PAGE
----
Sep. 30, 2016 PLYMOUTH EAGLE.
Plymouth Michigan News
A routine building inspection has turned into a nightmare for Plymouth Township business owner Pat Gallagher.
Gallagher, 51, the owner of Restoration Station on Ann Arbor Trail, was charged with a zoning violation after a township fire department inspector visited his building in May and found him and his family living on the premises in an attached building. Fire Inspector Bill Conroy then reported the violation to the township ordinance officer, who issued a “Notice of Correction” ordering Gallagher and his family to vacate the property by June 28.
Court documents show Gallagher, who is rumored to have lost his home several years ago, converted one half of the building into residential use and resides there with his wife and children, ages 9 weeks and 15 months.
Gallagher’s land on Ann Arbor Trail is zoned C-1 and comes under township adopted ordinance No. 99, Neighborhood Shopping District. The ordinance specifies principle permitted uses, none of which specifically rule out Gallagher’s business of rebuilding, refinishing and restoring wood furniture. However, Gallagher applied for and received a Special Land Use permit from the Township Planning Commission in 1999 that allows his type of business operation. The ordinance does not allow or restrict residential occupancy, per se.
Within a month of the Notice of Correction, township attorney and prosecutor Kevin Bennett filed a complaint in the 35th District Court citing the ordinance violation. A summons was issued and an arraignment scheduled for Aug. 26.
Gallagher, represented by Plymouth attorney Kenneth Harrison, applied for and received approval of a Temporary Restraining Order in the Wayne County Circuit Court, prohibiting the township from evicting him and his family from their home.
Gallagher was granted a preliminary injunction at a show cause hearing before Judge Daphne Means Curtis on Sept. 20. Harrison argued that Gallagher would suffer irreparable harm and loss if the township were permitted to enforce the current zoning ordinance in “what is alleged to be a legal non-conforming use.” His verified complaint said enforcement would make the family homeless and taking the property without just compensation is in violation of both state and federal constitutions.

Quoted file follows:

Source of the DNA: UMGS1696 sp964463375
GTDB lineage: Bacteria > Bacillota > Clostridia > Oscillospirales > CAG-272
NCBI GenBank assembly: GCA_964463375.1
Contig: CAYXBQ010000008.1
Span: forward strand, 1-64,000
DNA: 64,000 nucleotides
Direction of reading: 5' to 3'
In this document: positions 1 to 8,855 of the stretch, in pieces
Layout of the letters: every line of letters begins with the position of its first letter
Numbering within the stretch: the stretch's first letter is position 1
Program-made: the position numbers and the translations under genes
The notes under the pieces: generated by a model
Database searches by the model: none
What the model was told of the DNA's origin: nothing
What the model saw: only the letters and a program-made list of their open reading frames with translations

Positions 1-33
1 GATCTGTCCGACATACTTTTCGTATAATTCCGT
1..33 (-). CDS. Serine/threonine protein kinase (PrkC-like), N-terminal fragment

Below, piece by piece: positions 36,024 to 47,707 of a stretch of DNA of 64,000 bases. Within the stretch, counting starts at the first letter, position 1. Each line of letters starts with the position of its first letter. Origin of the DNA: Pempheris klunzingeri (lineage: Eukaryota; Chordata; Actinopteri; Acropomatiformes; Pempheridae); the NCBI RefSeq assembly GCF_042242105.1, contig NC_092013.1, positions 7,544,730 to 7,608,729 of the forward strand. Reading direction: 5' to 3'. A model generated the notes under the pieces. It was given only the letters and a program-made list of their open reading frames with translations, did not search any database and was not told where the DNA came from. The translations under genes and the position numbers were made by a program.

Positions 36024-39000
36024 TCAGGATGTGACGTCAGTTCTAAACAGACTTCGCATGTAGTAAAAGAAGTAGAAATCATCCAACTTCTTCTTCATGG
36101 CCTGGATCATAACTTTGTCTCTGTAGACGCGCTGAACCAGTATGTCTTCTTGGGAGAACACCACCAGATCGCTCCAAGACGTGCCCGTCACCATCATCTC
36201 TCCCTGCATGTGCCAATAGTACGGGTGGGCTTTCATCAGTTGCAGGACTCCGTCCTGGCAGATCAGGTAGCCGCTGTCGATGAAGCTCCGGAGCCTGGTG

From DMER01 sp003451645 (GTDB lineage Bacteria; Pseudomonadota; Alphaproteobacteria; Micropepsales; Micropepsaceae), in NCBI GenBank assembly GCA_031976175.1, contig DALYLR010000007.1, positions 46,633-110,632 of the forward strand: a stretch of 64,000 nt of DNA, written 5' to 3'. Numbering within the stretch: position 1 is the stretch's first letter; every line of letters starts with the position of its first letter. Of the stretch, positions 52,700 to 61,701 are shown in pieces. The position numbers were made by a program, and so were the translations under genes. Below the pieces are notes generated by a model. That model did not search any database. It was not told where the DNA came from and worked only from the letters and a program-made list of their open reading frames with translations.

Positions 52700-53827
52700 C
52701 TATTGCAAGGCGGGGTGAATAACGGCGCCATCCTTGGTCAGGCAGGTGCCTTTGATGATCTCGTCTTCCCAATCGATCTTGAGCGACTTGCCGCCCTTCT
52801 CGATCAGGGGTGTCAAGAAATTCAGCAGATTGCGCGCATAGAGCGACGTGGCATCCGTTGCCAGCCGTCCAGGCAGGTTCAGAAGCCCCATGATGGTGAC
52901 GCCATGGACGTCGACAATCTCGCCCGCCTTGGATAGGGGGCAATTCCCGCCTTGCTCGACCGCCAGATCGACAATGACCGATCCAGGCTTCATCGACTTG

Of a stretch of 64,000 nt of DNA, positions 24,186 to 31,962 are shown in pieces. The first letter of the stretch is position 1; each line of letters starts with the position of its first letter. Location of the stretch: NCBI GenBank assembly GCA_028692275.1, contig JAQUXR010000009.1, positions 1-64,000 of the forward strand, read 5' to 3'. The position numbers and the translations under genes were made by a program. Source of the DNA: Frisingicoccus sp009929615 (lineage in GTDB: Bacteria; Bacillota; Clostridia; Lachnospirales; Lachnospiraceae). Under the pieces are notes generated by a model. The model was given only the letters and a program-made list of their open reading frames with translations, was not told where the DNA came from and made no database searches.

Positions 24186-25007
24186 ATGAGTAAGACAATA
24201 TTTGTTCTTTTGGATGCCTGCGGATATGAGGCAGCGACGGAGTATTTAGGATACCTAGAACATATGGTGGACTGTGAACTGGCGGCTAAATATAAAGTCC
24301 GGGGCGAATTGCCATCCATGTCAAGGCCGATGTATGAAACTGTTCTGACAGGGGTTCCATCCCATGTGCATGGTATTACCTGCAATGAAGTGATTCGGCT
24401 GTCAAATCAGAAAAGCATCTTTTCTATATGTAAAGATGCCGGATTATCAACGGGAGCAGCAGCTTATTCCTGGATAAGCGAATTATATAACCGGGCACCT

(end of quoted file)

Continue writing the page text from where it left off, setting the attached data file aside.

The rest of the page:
The property located near Haggerty Road is the former Tommy’s Hardware. Gallagher, through his attorney, claims the owner of that business also resided on the property with his family.
The violation notice was discussed at the Sept.13 meeting of the Township Board of Trustees when Bennett and Chief Building Official Mark Lewis sought direction.
Both said they thought Gallagher was placing his family in harm’s way and the current situation was a tragedy in the making. “I don’t know what’s behind that wall…” Lewis said. Bennett told board members that C-1 zoning does not allow a residence for principal or special use.
Lewis described Gallagher’s work on constructing the living quarters as “beautiful,” but said he feels his business operations with the solvents and materials he regularly uses are not safe. “It’s like having a huge garage in your home…We’re concerned about saving lives,” Lewis said.
Harrison said he thinks it is a matter of non-conformity. “In Old-Town there’s zoning where you can have a business and residence together. It’s a contested issue-there’s merit to both sides, and it’s going wind down to a factual matter which has to be decided by the court.”
Trustee Chuck Curmi told board members he felt there was a problem with inconsistencies in the ordinances.
“This is a sticky situation because you’re going to have a homeless family…I want to figure out a way to work this out… I don’t want these people to be out in the street in the winter.”
Supervisor Shannon Price affirmed he wanted to work with the Gallagher family “…and look at health and safety issues.”
A trial date has been set for Feb. 27, 2017 in Wayne County Circuit Court.